The majority finds that the Protocol [the Return to Work Protocol agreed to by the parties in 2006] reflects an understanding of the parties that there might be a workload attributable to the return to work from the strike and that any such workload was not intended to be governed by Article 11. They find that the “preliminary evidence” indicated that members made adjustments to their workload when they returned to work “that may warrant some additional payment”. They say that they are not prepared to make an actual determination on that issue as they only heard evidence in the context of assessing what they (inaccurately) describe as a joint request for directions and specifically note that the Colleges called no evidence.
The majority goes on to say that fact situations vary depending on the particular circumstances of each case and that accordingly the grievances are to be decided on a case by case basis and that dates will be scheduled at the request of the parties.
This is certainly good news. The decision, in essence, says what faculty have known all along – that there was compensation due for workload as a result of the post-strike return to work and the colleges’ semester completion strategies. It remains now to consider each claim on its merits to determine if actual work was done by claimants.
The union will be approaching the employer to establish the quickest possible process to get through the next phase.
Any costs to the colleges associated with such payments are a part of costs of the 2005-09 collective agreement. These costs cannot be assessed against the current negotiations.
Salaries must rise towards university comparators
In the last four rounds of bargaining, the basis for salary negotiations has been the settlements reached by college faculty’s established comparator groups. These are Ontario high school teachers and university professors.
In resolving the 1989 round of bargaining, Arbitrator Martin Teplitsky commissioned a joint study of wages and benefits. Teplitsky found a need to establish benchmarks and he set up a joint task force to do it. Dr.William Marcotte chaired that task force. The resulting comparator groups have been applied in successive rounds of bargaining. (Ryerson, which at the time of the study was a polytechnic institute, was cited as a primary comparator.) The high schools and universities remain as the valid comparator groups for this current round.
The Wages and Benefits Task Force’s accepted comparator standard was to compare the high school top step with the university full professor ceilings – to compare top-of-scale to top-of-scale. The college faculty position is that the faculty salary maximum should be between the highest secondary school maximum (excluding allowances) and the lowest ceiling of Ontario university professors. At one time the college faculty maximum was below the high school maximum. In recent rounds the faculty maximum has improved, but it is only marginally above the high school salary maximum.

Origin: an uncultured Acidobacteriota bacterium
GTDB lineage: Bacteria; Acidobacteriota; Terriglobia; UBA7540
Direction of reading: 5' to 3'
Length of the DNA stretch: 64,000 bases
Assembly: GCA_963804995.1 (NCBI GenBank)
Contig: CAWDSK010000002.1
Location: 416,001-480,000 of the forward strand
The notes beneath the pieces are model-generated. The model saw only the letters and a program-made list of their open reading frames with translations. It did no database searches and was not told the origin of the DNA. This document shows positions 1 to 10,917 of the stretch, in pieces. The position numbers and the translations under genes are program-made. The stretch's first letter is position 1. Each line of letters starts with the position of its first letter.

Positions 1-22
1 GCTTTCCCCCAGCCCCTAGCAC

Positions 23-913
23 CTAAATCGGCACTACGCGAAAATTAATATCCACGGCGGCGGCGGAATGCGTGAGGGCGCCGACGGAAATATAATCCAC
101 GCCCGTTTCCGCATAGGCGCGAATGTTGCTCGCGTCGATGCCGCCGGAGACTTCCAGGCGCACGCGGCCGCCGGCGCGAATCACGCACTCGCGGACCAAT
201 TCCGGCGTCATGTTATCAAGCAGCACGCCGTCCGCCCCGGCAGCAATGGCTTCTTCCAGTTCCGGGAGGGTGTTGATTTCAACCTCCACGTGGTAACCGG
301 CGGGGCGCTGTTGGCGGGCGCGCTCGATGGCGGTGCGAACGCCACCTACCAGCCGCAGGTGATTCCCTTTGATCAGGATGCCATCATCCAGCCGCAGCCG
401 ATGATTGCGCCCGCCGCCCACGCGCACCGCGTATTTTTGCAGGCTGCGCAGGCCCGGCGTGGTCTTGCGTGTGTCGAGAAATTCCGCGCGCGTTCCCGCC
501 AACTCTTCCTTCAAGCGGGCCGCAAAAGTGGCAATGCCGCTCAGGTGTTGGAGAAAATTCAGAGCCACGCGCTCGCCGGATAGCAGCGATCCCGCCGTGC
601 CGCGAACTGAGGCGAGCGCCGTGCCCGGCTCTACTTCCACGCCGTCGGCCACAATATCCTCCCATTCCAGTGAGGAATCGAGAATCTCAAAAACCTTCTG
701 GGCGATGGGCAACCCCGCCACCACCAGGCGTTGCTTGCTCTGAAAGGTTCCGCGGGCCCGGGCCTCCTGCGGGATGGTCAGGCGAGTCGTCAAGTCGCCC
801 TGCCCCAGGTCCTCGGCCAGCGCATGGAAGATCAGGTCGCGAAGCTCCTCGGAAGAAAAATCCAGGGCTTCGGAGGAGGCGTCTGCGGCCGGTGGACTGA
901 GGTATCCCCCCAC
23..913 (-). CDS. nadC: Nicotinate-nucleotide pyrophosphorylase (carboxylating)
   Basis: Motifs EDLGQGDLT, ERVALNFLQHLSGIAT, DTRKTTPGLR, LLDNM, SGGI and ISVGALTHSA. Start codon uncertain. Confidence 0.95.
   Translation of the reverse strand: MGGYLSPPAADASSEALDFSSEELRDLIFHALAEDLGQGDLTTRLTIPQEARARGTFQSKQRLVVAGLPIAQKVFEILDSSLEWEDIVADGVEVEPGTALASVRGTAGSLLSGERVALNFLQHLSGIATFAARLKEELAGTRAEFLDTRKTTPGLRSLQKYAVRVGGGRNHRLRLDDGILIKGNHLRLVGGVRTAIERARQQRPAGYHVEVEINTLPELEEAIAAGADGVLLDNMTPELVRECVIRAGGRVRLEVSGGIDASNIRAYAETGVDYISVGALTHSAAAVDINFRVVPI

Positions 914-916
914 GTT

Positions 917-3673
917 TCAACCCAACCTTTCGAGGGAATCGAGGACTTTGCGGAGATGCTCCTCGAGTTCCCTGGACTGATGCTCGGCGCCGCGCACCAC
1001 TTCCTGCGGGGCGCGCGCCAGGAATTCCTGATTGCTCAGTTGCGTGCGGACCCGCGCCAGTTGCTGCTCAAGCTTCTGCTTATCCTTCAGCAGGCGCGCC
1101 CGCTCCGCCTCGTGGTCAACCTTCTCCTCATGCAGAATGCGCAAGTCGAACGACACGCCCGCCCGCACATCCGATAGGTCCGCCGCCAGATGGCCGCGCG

Increasingly, the work assigned to and performed by college faculty resembles that of university professors. More and more, college faculty are being expected to undertake research, to teach in an electronic as well as a face-to-face environment, to evaluate in great detail and with high levels of accountability, and to respond to more frequent and complex concerns of students and community stakeholders. The work of college faculty to create curriculum is more challenging than in the past, largely due to the massive increase in information in recent years, and in numerous changes in multiple areas of expertise. Qualifications to teach in the college system have been growing to the point where multiple certifications are the norm, as in the universities. It follows that college faculty salaries should be moving toward the university professor range, not further away. It is important in this round that faculty improve their position within the comparator range.
In the fall of 2008, the provincial government negotiated a three-year framework agreement with all school boards that increases high school teacher salaries by 3 per cent each year. Some boards have gone above that framework. Raises in the university sector have been between 3 per cent and 4.2 per cent per year. There have also been increases to the ceilings in addition to those raises. Lakehead University, for example, the current key university comparator, increased ceilings by 6 per cent, 5 per cent, and 5 per cent over three years. This is similar to adding steps to the top of the college faculty salary scale.
An increase of only 3 per cent would leave college faculty further below the midpoint between high school and university.
Colleges are increasingly requiring higher levels of qualifications from existing and new faculty. As a result, colleges are in greater competition with universities and the private sector. The colleges must recognize that to attract and retain the highest quality faculty, competitive salaries must be provided. This is the principle to follow if one believes in providing the best quality education for college students. The Letter of Understanding on page 124 of the current collective agreement reconfirms the parties’ intentions to address the questions of salary adjustments which reflect the analysis of comparator groups.
Negotiations News is authorized for distribution by Ted Montgomery, Chair, CAAT-Academic bargaining team, and Warren (Smokey) Thomas, President
Ontario Public Service Employees Union